Tuesday, August 30, was a very big day for the Establishment in both political parties. Four hotly contested races left the insurgencies in both parties reeling as well-known, experienced, well-financed candidates drubbed their opponents.

In Florida, Senator Marco Rubio easily defeated a challenge from homebuilder Carlos Beruff who sank more than $8 million of his own money into the Republican primary for Senate. Rubio had been a favorite by the GOP establishment for the Republican nomination for President – and on almost everyone’s short list for Vice President — just months ago. Then he saw his fortunes reversed when he was drubbed in his home state’s Presidential primary last March. Lots of pundits, including me, thought Rubio was finished in politics at least for a while because he had sunk very low in trying to do a tete-a-tete with Trump and had come off looking very bad. On Tuesday, he defeated Beruff by 53 points.

Rep. Deborah Wasserman-Schultz had a very bad year up until Tuesday. Distrusted by Senator Bernie Sanders and blamed for stacking the Democratic Party’s deck against the Vermont Senator, she was booed at the Democratic National Convention and forced to step down as the Party’s chairperson. Her opponent, law professor and Sanders supporter Tim Canova, ran a spirited race and raised a ton of money. But Sanders refused to campaign for Canova and Canova seemed to trash Sanders late in the campaign. In any event, Wasserman-Schultz had the support of both President Barack Obama and Vice-President Joe Biden – and received a surprise visit from Presidential candidate Hillary Clinton last month. The incumbent won by 14 points.

In the Florida Democratic primary for the US Senate, Rep. Pat Murphy staved off a challenge from Rep.Alan Grayson. For a while the race looked close but Grayson was a troubled candidate and particularly hurt by late campaign charges of domestic abuse by his former wife and leaked emails from his staff telling him to shut down a hedge fund he manages. In the end, Murphy won 59% to 18% and he will face Rubio in November in what looks to be a close match up.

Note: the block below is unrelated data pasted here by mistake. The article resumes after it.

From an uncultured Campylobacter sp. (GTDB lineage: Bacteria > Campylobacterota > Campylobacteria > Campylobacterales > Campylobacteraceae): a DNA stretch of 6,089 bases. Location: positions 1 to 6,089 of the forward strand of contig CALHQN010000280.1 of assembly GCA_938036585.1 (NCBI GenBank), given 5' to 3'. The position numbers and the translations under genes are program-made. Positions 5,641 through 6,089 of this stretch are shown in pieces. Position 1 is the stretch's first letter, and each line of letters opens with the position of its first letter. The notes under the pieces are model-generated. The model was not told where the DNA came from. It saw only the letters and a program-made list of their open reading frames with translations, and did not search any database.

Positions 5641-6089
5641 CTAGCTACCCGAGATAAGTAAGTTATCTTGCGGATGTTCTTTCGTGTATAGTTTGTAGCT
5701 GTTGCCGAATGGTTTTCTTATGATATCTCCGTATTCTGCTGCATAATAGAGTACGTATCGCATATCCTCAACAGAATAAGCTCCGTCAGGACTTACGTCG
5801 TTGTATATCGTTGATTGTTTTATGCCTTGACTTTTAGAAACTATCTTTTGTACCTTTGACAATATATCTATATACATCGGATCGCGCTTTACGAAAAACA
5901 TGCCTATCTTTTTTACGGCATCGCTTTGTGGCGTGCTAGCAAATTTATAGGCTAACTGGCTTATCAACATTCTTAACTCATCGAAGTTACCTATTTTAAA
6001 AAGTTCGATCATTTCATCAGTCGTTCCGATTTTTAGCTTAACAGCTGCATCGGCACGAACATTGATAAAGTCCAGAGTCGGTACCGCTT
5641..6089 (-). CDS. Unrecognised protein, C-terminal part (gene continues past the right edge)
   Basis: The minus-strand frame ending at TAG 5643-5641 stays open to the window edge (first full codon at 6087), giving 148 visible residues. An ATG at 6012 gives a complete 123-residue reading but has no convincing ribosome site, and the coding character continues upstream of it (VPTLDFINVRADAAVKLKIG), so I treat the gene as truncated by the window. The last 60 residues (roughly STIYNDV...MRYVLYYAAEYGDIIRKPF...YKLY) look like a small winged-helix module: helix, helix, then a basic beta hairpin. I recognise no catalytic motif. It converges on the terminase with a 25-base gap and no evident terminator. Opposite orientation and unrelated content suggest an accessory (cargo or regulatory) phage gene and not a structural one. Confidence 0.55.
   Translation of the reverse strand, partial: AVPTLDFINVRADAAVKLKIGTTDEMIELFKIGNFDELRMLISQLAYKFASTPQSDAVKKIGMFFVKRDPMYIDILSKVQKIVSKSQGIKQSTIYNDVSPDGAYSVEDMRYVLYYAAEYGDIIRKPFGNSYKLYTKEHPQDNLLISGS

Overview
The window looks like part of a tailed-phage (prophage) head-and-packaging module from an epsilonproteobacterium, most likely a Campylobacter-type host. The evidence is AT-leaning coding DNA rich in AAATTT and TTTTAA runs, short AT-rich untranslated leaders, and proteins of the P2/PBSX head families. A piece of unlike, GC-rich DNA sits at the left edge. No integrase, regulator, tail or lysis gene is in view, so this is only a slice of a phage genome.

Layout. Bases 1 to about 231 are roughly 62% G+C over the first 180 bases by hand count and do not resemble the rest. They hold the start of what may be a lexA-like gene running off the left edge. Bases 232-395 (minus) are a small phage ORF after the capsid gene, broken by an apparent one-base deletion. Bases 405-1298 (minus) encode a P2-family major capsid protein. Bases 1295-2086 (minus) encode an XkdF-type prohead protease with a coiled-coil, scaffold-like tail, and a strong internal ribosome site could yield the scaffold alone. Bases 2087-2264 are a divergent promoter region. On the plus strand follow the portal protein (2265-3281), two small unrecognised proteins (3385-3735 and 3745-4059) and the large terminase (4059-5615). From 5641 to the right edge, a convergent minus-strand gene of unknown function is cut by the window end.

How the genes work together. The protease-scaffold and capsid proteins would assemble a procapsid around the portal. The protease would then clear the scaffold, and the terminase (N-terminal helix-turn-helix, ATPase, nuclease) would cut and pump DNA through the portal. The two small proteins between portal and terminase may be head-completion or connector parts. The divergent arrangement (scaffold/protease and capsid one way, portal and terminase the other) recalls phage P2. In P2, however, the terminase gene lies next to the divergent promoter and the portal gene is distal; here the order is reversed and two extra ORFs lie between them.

And in Arizona, 80 year old icon Senator John McCain beat a Tea Party and Trump-supporting challenger by State Senator Kelli Ward. While McCain faces a stiffer challenge in November, he ended up trouncing Ward who suggested that McCain could die before finishing a new term.

So candidates who represented the parties’ elites won big while the radicals lost. Does this mean that insurgencies represented by the Tea Party and Donald Trump on the GOP side and by Bernie Sanders on the Democratic side are finished? And does this portend a victory by the ultimate establishment candidate, Hillary Clinton, in November?

Hold your horses. Not quite yet. There were extenuating circumstances in each of the races this past week. Wasserman-Schultz, despite her problems as a party leader nationally, always maintained a solid relationship with her district and her office’s constituent services. Murphy and McCain both had the good fortune to run against distasteful wild cards. And Rubio has loads of charm and charisma – and I guess Florida just did not want him to be President just yet.

The Presidential race is another matter still. Both nominees represent challenges of their own making and both are intensely disliked by majorities of voters. And both are polling dismally in the low forties or high thirties even at this late stage. It is too soon to draw conclusions on who will ultimately show up on November 8th. A poll conducted by PPP this past week shows a very close race for the Presidency between Clinton and Trump. But President Obama would defeat Trump by 13 points – 54%to 41%. The anger persists. The white middle class is ready to elect Trump while Hispanics, Latinos and Asians are hugely supportive of Clinton. And, perhaps the wildest card of all, independents barely support either candidate – with a huge number still undecided. There is a whole lot of campaign and perhaps some surprise revelations to come.

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